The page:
In the supermarket the word sichuan or szechuan has been adopted to anything a bit chinese and a bit spicy. Its a bit like using Cajun as a description. Its pretty generic and on the whole describes a downgraded and universally acceptable blandness far from the inspiration.
I will leave the Cajun description alone as I posted a stunning gumbo recipe back in January.
Rather than packing bags and my passport i simply called an Uber and headed to Birminghams China town. Its a small and discrete area close to the Bullring and Grand Central but its a great place to explore some fantastic food.
Further posts will follow as the styles of Chinese cooking available cover regions that span many miles but I want to concentrate on a truly remarkable dish that is a key to understanding this food style.
The szechuan region is in South East China and is recognised by its classic basic flavours composed sour, pungent, hot, sweet, bitter, aromatic and salty.
For an indepth read about this and other chinese cuisines I recommend the wonderful book “Land of plenty” by Fuschia Dunlop.
A dish that is a real portrait of this food is Fuqi Feipan which translates as ‘husband and wife lung pieces’. Don’t be alarmed. A lot of food from Szechuan is described with this vivid poetry!
The name apparently comes from childish prank from the Chengdu where in the 1930s, a married couple became famous for making a common sliced beef dish. Theirs was incredibly popular as they addedd some new spices and and ingredients. These included various offal sliced thinly that added to the rich and deep flavours. Business boomed and children likley paid off by other less successful and jealous vendors tagged customers with paper notes saying “fuqi feipan”. The name stuck and the dish was copied until it became the “husband and wife lung” dish.
The offal suprisingly is not lung but usually ox tongue, heart and tripe very thinly sliced. Most Uk mindsets are at least challenged by offal. Maybe it is the body part element that is the shock. In addition for those that have tried these items, they have been cooked badly or unimaginately. (Some of the worlds best dishes are based on these wonderful meats – the so called fifth quarter – more on this eleswhere.)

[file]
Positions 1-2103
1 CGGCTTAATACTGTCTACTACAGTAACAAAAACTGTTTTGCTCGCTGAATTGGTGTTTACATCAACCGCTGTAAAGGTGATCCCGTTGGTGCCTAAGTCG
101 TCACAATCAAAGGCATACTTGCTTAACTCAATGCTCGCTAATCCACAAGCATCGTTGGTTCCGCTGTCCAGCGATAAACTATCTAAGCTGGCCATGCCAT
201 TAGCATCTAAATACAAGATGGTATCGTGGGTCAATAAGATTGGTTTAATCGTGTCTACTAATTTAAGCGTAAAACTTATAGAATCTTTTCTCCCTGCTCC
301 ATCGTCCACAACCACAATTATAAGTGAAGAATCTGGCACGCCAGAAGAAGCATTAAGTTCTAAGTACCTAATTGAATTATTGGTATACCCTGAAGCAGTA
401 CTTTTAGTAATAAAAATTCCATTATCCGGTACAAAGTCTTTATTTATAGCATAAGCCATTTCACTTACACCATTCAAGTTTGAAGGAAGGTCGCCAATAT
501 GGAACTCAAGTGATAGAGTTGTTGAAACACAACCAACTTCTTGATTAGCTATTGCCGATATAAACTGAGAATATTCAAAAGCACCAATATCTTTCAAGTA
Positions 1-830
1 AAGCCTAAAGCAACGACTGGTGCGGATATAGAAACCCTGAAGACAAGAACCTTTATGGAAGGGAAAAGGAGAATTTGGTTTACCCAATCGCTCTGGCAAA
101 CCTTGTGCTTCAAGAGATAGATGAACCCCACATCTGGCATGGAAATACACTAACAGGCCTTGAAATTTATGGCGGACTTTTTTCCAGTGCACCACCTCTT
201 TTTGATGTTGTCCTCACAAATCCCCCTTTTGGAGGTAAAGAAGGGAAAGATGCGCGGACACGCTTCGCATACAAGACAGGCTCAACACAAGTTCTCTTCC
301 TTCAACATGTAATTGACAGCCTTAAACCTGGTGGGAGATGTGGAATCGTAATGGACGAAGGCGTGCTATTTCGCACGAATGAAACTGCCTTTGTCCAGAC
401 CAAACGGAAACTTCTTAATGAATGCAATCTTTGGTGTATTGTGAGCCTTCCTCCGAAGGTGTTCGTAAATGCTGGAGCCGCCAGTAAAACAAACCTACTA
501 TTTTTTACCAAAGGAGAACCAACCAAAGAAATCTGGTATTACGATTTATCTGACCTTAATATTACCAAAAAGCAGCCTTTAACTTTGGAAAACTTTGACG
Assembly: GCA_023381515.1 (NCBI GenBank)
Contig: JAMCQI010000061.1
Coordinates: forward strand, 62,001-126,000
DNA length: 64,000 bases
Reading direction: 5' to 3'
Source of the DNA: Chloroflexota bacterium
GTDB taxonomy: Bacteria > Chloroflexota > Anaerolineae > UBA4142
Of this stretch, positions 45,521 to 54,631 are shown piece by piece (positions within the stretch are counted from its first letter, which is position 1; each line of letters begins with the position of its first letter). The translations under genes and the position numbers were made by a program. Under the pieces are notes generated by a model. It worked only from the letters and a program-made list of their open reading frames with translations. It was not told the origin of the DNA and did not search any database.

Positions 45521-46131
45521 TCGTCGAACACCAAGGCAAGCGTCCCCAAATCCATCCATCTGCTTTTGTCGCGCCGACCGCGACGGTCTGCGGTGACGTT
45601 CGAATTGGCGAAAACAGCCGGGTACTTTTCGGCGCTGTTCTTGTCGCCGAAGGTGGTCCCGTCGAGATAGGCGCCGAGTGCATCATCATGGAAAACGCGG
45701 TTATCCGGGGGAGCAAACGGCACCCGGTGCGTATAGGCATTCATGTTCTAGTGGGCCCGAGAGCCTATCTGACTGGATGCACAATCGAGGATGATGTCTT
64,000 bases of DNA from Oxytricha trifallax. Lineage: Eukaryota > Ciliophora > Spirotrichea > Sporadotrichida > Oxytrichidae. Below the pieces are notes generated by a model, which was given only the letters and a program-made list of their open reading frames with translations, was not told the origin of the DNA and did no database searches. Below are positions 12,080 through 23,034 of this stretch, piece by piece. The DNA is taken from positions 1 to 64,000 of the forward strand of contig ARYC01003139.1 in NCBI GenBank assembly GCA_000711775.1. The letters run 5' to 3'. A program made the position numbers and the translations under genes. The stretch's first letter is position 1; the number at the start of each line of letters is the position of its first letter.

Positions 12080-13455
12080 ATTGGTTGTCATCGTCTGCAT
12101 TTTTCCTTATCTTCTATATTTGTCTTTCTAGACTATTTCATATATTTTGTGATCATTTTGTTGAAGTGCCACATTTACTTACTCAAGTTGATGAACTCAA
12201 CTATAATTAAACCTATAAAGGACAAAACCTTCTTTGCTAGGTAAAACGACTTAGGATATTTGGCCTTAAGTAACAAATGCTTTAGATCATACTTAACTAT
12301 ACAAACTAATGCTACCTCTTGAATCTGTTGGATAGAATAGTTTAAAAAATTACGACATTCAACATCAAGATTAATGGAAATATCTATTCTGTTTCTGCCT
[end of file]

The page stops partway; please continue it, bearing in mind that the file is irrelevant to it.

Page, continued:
Fuqi Feipan may need a hunt out. In many places its actually translated as sliced beef with liver and tripe.
The dish looks stunning. Wafer thin meat in a transparent vibrant chilli sauce with sesame seeds and garnished with coriander and sometimes green onions. The 1st thing to hit you is that it is served at room temperture or chilled. It should ideally be like red wine temp to allow the aromatics to seduce you.
A forkful drips with the chilli oil, and black vinagar sauce and the heat starts to hit you the sichuan peppercorns start to numb it back. Sweet chines wine lifts the aromas and by this stage you are salivating like crazy.
The deep meat, coriander and spring onion flavours then come through. The meats are soft and melt in the louth after they have been long braised and marinated and gently pickled in this tendersing sweet and sour dressing.
This is like nothing else. Its totally moreish and deliscious.
if you want to cook your own a great recipe and szechuan recipes are here.